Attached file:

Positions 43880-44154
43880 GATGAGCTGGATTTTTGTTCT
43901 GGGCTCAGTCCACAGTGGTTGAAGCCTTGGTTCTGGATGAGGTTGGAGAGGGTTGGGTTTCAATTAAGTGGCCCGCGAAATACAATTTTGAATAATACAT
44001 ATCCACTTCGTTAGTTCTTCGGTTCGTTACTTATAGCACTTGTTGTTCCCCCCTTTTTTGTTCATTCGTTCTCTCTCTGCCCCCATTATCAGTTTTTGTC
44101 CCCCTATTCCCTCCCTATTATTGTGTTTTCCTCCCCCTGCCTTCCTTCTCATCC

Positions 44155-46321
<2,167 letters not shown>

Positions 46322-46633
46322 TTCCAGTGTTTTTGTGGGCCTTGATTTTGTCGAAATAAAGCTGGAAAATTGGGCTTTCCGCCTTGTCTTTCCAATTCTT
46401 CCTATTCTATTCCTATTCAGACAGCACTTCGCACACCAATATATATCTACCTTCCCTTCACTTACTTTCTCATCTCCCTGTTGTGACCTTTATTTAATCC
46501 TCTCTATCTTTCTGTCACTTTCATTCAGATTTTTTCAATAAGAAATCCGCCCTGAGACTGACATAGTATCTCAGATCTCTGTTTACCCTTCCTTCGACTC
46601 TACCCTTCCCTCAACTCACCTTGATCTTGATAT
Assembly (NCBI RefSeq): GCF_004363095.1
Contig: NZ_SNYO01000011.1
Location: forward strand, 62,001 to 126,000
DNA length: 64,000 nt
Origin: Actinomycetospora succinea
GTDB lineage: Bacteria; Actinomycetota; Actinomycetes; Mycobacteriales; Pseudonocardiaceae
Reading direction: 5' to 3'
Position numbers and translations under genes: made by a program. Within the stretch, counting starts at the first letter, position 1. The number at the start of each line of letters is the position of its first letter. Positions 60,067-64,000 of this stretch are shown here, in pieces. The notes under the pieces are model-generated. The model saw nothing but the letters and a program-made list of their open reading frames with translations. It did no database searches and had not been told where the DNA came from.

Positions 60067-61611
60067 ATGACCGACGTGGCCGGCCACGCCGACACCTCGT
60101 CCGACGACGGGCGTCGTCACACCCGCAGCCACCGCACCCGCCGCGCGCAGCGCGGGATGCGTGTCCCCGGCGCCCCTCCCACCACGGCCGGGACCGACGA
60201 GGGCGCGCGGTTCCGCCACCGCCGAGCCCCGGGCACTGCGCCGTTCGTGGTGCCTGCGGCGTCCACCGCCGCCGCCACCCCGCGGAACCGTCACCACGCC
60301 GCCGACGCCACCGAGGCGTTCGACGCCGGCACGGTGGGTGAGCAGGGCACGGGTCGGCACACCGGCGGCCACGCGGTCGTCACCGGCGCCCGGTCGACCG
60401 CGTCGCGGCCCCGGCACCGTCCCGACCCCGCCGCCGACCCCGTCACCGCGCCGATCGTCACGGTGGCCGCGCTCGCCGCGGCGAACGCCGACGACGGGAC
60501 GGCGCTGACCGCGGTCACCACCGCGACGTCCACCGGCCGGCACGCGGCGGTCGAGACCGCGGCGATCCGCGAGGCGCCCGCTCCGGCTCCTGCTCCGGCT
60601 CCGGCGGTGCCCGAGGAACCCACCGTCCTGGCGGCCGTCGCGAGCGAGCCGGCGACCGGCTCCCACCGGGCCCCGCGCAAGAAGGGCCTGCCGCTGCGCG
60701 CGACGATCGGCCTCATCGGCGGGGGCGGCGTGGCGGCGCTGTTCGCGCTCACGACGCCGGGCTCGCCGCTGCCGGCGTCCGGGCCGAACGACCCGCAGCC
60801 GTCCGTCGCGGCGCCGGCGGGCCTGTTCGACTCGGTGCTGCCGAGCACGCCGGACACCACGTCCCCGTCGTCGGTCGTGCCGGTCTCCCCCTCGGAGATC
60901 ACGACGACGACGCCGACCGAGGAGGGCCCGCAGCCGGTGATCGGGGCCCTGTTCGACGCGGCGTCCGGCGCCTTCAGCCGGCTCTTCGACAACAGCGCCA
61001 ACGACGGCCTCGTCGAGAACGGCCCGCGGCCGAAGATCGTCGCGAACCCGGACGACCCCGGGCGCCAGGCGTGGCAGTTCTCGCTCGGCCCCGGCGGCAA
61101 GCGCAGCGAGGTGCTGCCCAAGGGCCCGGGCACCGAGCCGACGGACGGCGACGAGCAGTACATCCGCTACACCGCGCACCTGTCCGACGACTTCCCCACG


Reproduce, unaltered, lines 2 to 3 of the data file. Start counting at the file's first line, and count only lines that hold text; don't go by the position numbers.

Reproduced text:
43880 GATGAGCTGGATTTTTGTTCT
43901 GGGCTCAGTCCACAGTGGTTGAAGCCTTGGTTCTGGATGAGGTTGGAGAGGGTTGGGTTTCAATTAAGTGGCCCGCGAAATACAATTTTGAATAATACAT